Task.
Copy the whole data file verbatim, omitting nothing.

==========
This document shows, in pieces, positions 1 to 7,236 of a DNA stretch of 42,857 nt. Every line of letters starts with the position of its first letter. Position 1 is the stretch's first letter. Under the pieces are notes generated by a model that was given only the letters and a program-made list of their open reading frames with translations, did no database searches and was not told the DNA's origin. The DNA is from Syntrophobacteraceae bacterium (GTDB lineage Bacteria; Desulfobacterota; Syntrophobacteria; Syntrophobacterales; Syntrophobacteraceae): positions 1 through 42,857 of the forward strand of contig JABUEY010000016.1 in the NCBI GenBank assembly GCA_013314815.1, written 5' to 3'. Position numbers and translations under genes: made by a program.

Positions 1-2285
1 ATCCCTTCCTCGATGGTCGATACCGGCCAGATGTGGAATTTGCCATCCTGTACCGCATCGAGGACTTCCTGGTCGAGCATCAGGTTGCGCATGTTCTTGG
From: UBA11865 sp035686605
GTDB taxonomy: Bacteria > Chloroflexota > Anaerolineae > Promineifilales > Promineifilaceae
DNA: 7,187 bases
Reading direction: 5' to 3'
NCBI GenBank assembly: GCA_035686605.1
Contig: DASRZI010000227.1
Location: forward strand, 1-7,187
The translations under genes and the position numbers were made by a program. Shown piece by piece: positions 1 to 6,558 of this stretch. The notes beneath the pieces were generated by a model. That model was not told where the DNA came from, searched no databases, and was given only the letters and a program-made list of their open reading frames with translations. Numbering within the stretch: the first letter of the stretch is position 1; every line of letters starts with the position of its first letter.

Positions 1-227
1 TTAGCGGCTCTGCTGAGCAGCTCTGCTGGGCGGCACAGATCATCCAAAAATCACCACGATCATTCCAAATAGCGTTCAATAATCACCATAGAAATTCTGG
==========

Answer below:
This document shows, in pieces, positions 1 to 7,236 of a DNA stretch of 42,857 nt. Every line of letters starts with the position of its first letter. Position 1 is the stretch's first letter. Under the pieces are notes generated by a model that was given only the letters and a program-made list of their open reading frames with translations, did no database searches and was not told the DNA's origin. The DNA is from Syntrophobacteraceae bacterium (GTDB lineage Bacteria; Desulfobacterota; Syntrophobacteria; Syntrophobacterales; Syntrophobacteraceae): positions 1 through 42,857 of the forward strand of contig JABUEY010000016.1 in the NCBI GenBank assembly GCA_013314815.1, written 5' to 3'. Position numbers and translations under genes: made by a program.

Positions 1-2285
1 ATCCCTTCCTCGATGGTCGATACCGGCCAGATGTGGAATTTGCCATCCTGTACCGCATCGAGGACTTCCTGGTCGAGCATCAGGTTGCGCATGTTCTTGG
From: UBA11865 sp035686605
GTDB taxonomy: Bacteria > Chloroflexota > Anaerolineae > Promineifilales > Promineifilaceae
DNA: 7,187 bases
Reading direction: 5' to 3'
NCBI GenBank assembly: GCA_035686605.1
Contig: DASRZI010000227.1
Location: forward strand, 1-7,187
The translations under genes and the position numbers were made by a program. Shown piece by piece: positions 1 to 6,558 of this stretch. The notes beneath the pieces were generated by a model. That model was not told where the DNA came from, searched no databases, and was given only the letters and a program-made list of their open reading frames with translations. Numbering within the stretch: the first letter of the stretch is position 1; every line of letters starts with the position of its first letter.

Positions 1-227
1 TTAGCGGCTCTGCTGAGCAGCTCTGCTGGGCGGCACAGATCATCCAAAAATCACCACGATCATTCCAAATAGCGTTCAATAATCACCATAGAAATTCTGG